Risk and Reward

A few days ago, I had the chance to audition for a role in a major TV series.  It turned out to be just a few lines, but even still--lines are lines, right?  Afterwards, I was beating myself up for not being more quick, more creative, more unique.  So, I took a risk, and made a polite request of the casting director, explaining that so many brilliant ideas had come to me post-audition and asking if there was anyway I might attend callbacks to provide a better audition.  I received a very kind response which said, in part:

"Believe me... you looked professional - prepared - and interesting.  If they go with the 'irish look' I'm sure you'll get a call back.  The role, it would seem, is all about the look...."
Part of me thought, well, when is it not about the look?  The rest of me was simply amazed that the casting director responded!  Wow!  I'm sure I didn't get the job, though.  How do I know?  Callbacks were held yesterday. 


A checklist

As Twitter asks me, what am I doing? What I mean is, what am I doing the night before tomorrow's gig? Here's my checklist:

• washing clothes
• drying clothes
• learning lines
• frantically drying a blouse with a hairdryer
• ironing outfits (the client requests five)
• showering
• washing some dishes (they've collected...)
• mapping directions

    Okay. Enough typing. I need to get back to the checklist.


    Doin' it in the car

    My friend Sarah says, "I always have my best audition in the car on the way back." And she's right. This morning, I had my best audition in the car on my way back from auditioning for a role in a major TV series. I got to the audition locale early. I primped in the car, hoped the outfit I had selected could be readily modified as needed, and went in and patiently read a copy of SOCO Magazine that was lying about until the CD was ready for me.  There was no copy to be had in advance, as it was only a few lines.  So, I was provided a summary of the scene before going into the room and I had a chance to skim that page from the script.  I was offered two takes and I was asked to slate my height, which is unusual.  On the way back, all of these brilliant ideas popped into my head based on the minimal descriptors in the script.  Why don't these come to me when I need them?!?  I could have done much more than I did.  At this point, all I can do is hope my look and my height are enough to carry me to the callbacks.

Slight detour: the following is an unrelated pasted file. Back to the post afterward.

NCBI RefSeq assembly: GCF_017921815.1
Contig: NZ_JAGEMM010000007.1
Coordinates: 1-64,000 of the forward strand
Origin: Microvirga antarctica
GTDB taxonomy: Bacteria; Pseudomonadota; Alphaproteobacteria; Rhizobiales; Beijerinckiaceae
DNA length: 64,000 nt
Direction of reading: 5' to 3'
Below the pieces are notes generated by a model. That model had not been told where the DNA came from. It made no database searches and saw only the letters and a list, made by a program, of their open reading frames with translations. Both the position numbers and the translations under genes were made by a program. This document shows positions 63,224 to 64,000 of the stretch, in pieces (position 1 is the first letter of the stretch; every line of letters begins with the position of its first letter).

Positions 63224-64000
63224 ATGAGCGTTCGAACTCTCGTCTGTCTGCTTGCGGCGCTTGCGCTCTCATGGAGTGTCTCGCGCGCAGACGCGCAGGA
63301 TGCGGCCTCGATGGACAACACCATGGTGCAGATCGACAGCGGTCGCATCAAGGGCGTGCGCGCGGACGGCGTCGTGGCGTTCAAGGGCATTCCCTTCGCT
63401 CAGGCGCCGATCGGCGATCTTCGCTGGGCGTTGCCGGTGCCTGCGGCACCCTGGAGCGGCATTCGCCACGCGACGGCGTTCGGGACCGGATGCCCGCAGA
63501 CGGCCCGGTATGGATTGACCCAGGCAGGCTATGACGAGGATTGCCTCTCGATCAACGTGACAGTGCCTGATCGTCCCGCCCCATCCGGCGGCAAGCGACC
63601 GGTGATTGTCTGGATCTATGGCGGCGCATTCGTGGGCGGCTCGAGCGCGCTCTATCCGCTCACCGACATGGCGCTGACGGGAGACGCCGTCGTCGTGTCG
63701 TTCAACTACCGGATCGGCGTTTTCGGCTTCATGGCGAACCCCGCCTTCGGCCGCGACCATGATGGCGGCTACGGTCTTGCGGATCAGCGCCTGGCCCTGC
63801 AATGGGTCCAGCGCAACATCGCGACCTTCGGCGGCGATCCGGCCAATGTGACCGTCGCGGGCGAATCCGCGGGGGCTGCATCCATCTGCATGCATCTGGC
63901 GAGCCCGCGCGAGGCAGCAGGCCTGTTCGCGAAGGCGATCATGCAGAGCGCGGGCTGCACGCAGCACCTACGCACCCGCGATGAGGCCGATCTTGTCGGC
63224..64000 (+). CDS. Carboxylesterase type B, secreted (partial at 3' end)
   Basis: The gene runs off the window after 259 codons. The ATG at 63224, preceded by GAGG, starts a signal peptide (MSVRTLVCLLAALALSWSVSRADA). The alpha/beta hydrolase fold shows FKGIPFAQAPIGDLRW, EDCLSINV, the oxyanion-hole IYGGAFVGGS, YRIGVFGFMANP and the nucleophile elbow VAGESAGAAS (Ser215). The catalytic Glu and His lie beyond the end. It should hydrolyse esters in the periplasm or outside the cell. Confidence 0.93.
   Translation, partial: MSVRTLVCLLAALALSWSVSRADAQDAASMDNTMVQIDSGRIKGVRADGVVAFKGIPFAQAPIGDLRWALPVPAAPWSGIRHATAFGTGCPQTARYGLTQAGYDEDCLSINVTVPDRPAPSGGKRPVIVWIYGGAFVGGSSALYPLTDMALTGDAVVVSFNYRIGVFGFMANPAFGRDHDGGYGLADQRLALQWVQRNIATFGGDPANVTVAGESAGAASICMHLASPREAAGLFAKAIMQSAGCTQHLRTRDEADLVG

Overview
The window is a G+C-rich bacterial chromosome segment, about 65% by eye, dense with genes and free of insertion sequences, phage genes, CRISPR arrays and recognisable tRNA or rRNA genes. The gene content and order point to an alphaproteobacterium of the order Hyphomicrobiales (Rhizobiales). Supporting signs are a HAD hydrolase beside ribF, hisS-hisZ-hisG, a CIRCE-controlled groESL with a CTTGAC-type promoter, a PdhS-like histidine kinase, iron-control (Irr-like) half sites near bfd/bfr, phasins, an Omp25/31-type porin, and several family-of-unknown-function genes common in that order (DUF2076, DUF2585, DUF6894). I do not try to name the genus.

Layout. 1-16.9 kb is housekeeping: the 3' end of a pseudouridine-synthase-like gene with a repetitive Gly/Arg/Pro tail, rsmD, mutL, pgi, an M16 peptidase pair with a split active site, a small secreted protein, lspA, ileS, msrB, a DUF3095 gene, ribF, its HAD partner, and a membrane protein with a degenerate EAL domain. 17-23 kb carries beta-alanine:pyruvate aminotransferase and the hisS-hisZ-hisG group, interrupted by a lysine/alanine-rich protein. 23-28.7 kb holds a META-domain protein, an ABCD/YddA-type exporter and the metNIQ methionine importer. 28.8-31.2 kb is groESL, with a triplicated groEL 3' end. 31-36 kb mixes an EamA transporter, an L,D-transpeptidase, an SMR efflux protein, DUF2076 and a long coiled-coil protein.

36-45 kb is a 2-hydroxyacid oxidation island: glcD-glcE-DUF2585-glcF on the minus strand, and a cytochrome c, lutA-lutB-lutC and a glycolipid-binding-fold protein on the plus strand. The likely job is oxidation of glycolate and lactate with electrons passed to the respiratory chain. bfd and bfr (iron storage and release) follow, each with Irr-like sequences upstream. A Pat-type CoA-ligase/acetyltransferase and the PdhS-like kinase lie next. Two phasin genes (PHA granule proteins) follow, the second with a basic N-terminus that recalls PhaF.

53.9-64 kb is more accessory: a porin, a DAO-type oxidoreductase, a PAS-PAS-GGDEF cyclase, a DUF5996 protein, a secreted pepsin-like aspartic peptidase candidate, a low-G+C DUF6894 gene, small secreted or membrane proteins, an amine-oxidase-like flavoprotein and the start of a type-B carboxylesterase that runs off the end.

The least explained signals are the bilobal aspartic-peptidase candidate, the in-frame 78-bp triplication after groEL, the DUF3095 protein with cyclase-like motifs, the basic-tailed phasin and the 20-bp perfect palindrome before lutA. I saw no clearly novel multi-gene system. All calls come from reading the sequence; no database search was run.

Guessing Game

    Earlier this week I was invited to audition for a role in a major television series. When I spoke with one of the casting assistants, it was mentioned that--at some point--lines would be provided in advance. Well, 24 hours later I hadn't received anything, yet, so I sent a polite email message. No response, but I wasn't surprised. They're busy--I know that. So, I waited a few more hours and made a phone call just to make sure I wasn't missing anything important. I was told the "lines haven't been released, yet." Okay. Fine. Perhaps they're trying to give all auditionees the same amount of prep time. Well, I've since received a message telling me there "are only a few lines"--and those lines weren't included in the message. So, I know nothing. Nothing about the role, the character, the lines, the scene. Nothing. So, I'll have to make my best educated guess. Oh. Can it be called "educated"? Perhaps just my best guess.

    Lest I speak too soon...

    I just reported that I expected to be unbooked for an upcoming industrial video.  How did I know this?  Well, I'd had a conversation with the client a few days ago in which it was suggested that someone else would be used because I was booked one of the days they wanted me to be available.  Furthermore, I learned that auditions were being held, as well--auditions seeking women. 

    Well, go figure!  I've just received confirmation that I will be employed despite my book-ed-ness.  The more experience I have, the less I think I know... 


    Yet another no-go

    So, I was all excited several days ago when I received a phone call booking me for an industrial video.  It wasn't a gig I had auditioned for, but it was a gig I got because I was well-liked at a previous gig.  Well, now it looks like I'll be un-booked for this gig because the shoot date has changed to a day when I am unavoidably occupied.  Things beyond my control strike again!  I'm beginning to think the Universe is trying to tell me something... 


    AT&T and me?

    So, just a few minutes ago, a good friend of mine directed me to the AT&T Olympics commercial "We" posted below. She heard it earlier today and played it back three times on her DVR, in complete disbelief.

    "Oh my gosh! Is that Alecia?"

     [DVR rewind.]

    "Well, it sounds like Alecia..."

    [DVR rewind again.]

    "I'm sure that's Alecia! I'll have to ask her."

    I'll let you judge for yourself:


    Ups and Downs

    Just one day after my bad day, I received an uplifting phone call, booking me for an industrial video.  I was so happy!  Unfortunately, it did not come as a result of any of the three auditions I had that down day.  (Congrats, Margot!)  Rather, the gig is a result of a previous gig where the client really liked me.  It's nice to know my reputation is a good one. 

    Now, just this afternoon, I received an email inviting me to audition for a role on a major television series.  Yes, it's great news and an amazing opportunity, but I don't think I'll get to take advantage of it--the auditions are scheduled for a time when I'm unalterably occupied. 

    I'm feeling conflicted: grateful for the booked gig but irked that I can't make every audition I'd like. 


    An outtake


    One bad day

    Today began with such promise. At 6:45 AM I received a last-minute (dare I say, desperate?) email message from a casting director wanting me to audition for two roles mid-day today in Providence. However, I knew I had other commitments including another, previously booked audition and a meeting. So, I explained to the CD my inability to get to Providence and inquired, instead, if I might upload some videos for the client to consider. The CD replied quickly stating "let's try posting the video." Awesome!